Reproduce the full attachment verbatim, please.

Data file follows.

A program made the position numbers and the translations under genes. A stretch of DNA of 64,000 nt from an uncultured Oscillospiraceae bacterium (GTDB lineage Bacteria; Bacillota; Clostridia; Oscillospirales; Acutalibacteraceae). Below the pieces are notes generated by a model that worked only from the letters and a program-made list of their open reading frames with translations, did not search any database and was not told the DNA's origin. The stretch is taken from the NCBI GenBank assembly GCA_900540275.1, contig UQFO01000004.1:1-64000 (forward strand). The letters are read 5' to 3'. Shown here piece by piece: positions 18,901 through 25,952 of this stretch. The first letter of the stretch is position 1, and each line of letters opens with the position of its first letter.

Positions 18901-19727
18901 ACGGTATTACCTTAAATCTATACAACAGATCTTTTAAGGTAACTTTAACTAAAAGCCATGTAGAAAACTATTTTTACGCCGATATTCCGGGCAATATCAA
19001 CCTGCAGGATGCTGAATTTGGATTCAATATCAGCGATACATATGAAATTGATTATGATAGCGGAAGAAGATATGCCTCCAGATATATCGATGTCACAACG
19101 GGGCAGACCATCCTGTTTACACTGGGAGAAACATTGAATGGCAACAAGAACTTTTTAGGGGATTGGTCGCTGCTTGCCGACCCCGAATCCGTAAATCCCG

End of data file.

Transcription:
A program made the position numbers and the translations under genes. A stretch of DNA of 64,000 nt from an uncultured Oscillospiraceae bacterium (GTDB lineage Bacteria; Bacillota; Clostridia; Oscillospirales; Acutalibacteraceae). Below the pieces are notes generated by a model that worked only from the letters and a program-made list of their open reading frames with translations, did not search any database and was not told the DNA's origin. The stretch is taken from the NCBI GenBank assembly GCA_900540275.1, contig UQFO01000004.1:1-64000 (forward strand). The letters are read 5' to 3'. Shown here piece by piece: positions 18,901 through 25,952 of this stretch. The first letter of the stretch is position 1, and each line of letters opens with the position of its first letter.

Positions 18901-19727
18901 ACGGTATTACCTTAAATCTATACAACAGATCTTTTAAGGTAACTTTAACTAAAAGCCATGTAGAAAACTATTTTTACGCCGATATTCCGGGCAATATCAA
19001 CCTGCAGGATGCTGAATTTGGATTCAATATCAGCGATACATATGAAATTGATTATGATAGCGGAAGAAGATATGCCTCCAGATATATCGATGTCACAACG
19101 GGGCAGACCATCCTGTTTACACTGGGAGAAACATTGAATGGCAACAAGAACTTTTTAGGGGATTGGTCGCTGCTTGCCGACCCCGAATCCGTAAATCCCG